Family Dog

The One that Got away.

In 2009, I took one of a litter of Beagle pups that had been born on a farm. I named him Fitzgerald and, for the few months Aunt Tudi and I had him, he was an absolute joy.
fitz.JPGExcept for one thing...

On our return from grocery shopping one day, Fitzgerald met us at the car. You may be inclined to think, "So what? That's what dogs do!" But, see, my yard is completely fenced in, thanks to another Beagle in my life, Henry Herman, who ate all the wiring out from under my car. I figured there had to be a hole in the fence somewhere.

I investigated, and found one spot Fitzgerald could squeeze through if he really wanted to. I blocked it off and figured the problem was solved.

It was not.

The next week, coming back from the store, Aunt Tudi and I watched slack-jawed at Fitzgerald bouncing merrily alongside the car, acting like he was herding some nerfs. But I couldn't find anywhere in the fence that was compromised.

A few days later, Janice called to inform me that Fitzgerald was up at her and Uncle Michael's house, and she saw how he was getting out.

Fitzgerald, wee escape artist that we is, or was when he was a pup, was climbing the fence to get out and follow whatever scent he'd caught. He could climb out, but didn't seem as confident trying to climb back in. Not only that, but he was almost guaranteed to be hit by one of the speeding maniacs who lived further down on Paul's Drive or facing a fate worse than car homicide.  He could have been taken by people who could sell him to less than reputable labaratories, where he'd be caged, tortured, even mutilated, then usually killed.

The lady who initially told us about the Beagles said that she could take Fitzgerald back. We were assured he'd be living a good farm life with wide open spaces to roam, as that would have been his gig had I not snatched him up in my arms, suffering from full-on Beagle Fever.  The last I heard, Fitzgerald is living the good life out in the country. Considering the chaos that life has been since 2011, I'm glad I gave him back.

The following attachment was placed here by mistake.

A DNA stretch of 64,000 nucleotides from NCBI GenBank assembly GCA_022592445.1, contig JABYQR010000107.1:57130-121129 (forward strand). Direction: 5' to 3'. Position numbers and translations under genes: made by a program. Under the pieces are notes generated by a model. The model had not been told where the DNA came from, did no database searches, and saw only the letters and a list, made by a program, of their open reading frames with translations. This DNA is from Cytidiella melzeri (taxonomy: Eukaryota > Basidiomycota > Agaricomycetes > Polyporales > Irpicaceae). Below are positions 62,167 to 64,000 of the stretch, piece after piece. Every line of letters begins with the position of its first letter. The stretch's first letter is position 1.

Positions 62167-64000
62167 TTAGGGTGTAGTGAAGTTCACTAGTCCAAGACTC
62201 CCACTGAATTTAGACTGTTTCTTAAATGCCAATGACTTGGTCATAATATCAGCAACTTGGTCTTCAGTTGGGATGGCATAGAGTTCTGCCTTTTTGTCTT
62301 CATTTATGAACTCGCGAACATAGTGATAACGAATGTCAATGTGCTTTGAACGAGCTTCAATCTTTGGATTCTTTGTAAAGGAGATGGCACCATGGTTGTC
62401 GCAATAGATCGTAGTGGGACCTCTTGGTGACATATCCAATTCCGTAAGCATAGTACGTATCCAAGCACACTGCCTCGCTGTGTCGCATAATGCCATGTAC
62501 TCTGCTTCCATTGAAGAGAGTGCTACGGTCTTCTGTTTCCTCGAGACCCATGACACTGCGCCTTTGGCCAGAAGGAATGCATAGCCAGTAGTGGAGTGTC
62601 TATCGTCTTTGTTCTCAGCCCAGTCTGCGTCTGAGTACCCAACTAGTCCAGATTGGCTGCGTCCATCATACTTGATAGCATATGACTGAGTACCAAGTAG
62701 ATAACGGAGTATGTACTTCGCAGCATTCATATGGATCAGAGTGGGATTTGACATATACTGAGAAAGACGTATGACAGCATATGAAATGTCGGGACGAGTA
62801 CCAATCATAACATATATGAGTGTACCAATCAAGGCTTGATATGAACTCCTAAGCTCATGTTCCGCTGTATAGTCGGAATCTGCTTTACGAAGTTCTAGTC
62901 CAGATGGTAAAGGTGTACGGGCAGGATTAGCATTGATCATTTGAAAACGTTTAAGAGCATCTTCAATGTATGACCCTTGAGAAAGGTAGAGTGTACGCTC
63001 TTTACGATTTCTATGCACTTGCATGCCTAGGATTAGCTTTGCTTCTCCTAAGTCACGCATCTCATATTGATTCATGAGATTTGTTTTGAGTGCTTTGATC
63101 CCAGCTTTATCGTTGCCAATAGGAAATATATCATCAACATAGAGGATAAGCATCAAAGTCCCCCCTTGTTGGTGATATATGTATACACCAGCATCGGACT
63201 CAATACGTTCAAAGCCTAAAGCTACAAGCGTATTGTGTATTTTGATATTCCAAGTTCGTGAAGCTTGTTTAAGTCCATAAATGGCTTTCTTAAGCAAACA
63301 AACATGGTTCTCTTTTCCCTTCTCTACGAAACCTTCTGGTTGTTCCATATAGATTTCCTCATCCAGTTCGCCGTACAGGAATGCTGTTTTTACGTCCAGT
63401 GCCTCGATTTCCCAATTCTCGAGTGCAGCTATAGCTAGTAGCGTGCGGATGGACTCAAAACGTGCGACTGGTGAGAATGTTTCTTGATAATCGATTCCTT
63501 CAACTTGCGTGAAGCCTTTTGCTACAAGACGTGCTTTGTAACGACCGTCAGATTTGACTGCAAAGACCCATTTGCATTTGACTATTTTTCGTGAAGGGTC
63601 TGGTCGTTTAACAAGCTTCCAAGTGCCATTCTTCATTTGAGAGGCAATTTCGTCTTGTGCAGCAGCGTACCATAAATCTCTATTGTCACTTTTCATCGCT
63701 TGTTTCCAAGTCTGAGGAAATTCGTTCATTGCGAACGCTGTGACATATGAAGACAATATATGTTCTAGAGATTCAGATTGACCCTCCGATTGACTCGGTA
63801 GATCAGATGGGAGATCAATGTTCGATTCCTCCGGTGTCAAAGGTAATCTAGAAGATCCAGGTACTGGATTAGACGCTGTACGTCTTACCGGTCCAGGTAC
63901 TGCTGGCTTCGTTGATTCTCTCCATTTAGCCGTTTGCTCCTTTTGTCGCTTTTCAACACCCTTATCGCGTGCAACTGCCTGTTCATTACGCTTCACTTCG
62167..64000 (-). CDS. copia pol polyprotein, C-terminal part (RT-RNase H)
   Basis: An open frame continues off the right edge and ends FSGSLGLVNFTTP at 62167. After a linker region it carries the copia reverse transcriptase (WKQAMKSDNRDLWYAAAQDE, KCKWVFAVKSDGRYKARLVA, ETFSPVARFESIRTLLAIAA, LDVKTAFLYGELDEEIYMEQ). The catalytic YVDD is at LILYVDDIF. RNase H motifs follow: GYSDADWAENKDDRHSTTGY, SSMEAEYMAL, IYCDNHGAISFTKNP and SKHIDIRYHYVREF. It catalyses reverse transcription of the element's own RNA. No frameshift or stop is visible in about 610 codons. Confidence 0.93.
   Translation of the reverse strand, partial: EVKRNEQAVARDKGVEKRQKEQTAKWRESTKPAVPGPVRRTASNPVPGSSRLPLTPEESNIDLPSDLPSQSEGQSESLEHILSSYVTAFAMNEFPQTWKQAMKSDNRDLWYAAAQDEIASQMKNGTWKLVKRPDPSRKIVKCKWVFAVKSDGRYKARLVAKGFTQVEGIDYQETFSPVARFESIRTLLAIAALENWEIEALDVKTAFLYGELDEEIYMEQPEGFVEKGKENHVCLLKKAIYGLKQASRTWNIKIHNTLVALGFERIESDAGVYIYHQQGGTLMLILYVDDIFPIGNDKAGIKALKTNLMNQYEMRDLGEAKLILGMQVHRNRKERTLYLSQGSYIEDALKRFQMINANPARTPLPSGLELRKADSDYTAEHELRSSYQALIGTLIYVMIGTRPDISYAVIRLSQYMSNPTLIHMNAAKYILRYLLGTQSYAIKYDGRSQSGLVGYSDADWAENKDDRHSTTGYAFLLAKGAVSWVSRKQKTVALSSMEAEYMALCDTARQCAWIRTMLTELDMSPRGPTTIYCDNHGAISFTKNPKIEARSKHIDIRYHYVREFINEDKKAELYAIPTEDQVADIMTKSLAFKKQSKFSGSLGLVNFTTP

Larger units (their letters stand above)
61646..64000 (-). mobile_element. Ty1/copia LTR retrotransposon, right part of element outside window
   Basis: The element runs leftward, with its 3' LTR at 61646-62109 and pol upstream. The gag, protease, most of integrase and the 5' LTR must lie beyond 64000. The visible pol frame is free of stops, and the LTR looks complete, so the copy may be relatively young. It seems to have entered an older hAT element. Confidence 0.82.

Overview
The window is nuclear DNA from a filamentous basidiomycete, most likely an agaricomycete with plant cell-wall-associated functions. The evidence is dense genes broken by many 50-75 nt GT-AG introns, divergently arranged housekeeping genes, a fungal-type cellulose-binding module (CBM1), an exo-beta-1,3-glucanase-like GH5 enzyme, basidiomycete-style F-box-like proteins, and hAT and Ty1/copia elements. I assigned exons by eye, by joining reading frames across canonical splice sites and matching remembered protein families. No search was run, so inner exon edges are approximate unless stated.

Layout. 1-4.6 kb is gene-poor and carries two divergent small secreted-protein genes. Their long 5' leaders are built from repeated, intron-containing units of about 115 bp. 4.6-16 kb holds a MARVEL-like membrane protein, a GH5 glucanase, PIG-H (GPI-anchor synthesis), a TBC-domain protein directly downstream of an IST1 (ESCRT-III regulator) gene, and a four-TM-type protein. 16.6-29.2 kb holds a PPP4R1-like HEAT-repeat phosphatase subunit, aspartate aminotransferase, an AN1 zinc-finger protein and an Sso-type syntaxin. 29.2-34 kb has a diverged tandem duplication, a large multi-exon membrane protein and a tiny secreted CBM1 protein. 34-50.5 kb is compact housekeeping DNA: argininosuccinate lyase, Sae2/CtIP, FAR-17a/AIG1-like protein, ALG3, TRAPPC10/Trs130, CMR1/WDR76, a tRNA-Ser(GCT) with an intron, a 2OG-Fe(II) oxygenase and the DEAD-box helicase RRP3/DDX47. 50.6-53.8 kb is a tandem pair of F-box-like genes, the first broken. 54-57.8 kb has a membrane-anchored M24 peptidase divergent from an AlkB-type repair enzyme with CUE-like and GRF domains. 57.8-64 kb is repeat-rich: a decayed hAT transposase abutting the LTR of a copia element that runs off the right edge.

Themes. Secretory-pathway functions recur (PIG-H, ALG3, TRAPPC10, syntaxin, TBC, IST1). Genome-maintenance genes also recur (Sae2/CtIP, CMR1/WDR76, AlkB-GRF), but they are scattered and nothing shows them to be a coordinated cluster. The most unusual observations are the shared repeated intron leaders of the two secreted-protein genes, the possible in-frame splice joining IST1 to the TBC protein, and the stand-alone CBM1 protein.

After Toby passes, assuming he goes before I do, I don't see myself with another dog. My age, living arrangements, and health concerns make it all too clear that bringing another dog "home" would only end in grief and god knows what else when I'm gone. That's not fair to the dog. I don't like the idea of never having another dog in my life, especially if it's a Beagle but, when a decision you make will have bearing on more lives than just your own, it would be beyond unethical to make a pooch believe s/he has found their forever home, then find out their forever home called in dead, having hanged herself from the Cabrillo Bridge with a dog leash.

Looking at the possibility of future adoptions, then looking at the peevish expression on Fitzgerald's face, I am certain I'm making the best decision for everyone who is, or might be, involved or affected in the matter. bfplogo.jpgThat said, if anything should happen to me, don't do the flowers thing. And no, I'm not engaging in suicidal ideation. I'm just writing this as though it were a tragic dog drama lauded by the Academy Awards. Anyway, instead of purchasing dead posies for a dead person, give the money to the Beagle Freedom Project. Click their logo seen in this paragraph to learn more about the BFP, the Beagles they have rescued, and their plans to rescue even more as soon as they can.

phone_home.jpgEven better, this handy-dandy app does not require death for you to get involved right now.  In fact, instead of endorsing death on any level, purchasing the Cruelty Cutter will help you save lives and spare others a grim, pain-filled existence.

Sally forth to buy the Beagle Freedom Project's app, Cruelty Cutter, that will allow you to shop cruelty-free, as well as add your voice to the thousands demanding corporations end their unnecessary, immoral, and antiquated research methods.

The app is cheap, but it works like a charm, and the $2.99 you spend to get it will go to help the organisation rescue and rehome Beagles who have spent most, if not their entire lives locked in a cage that's locked in a laboratory.

Do it for Fitzgerald, the pooch who earned his honorary title, The One that Got away!

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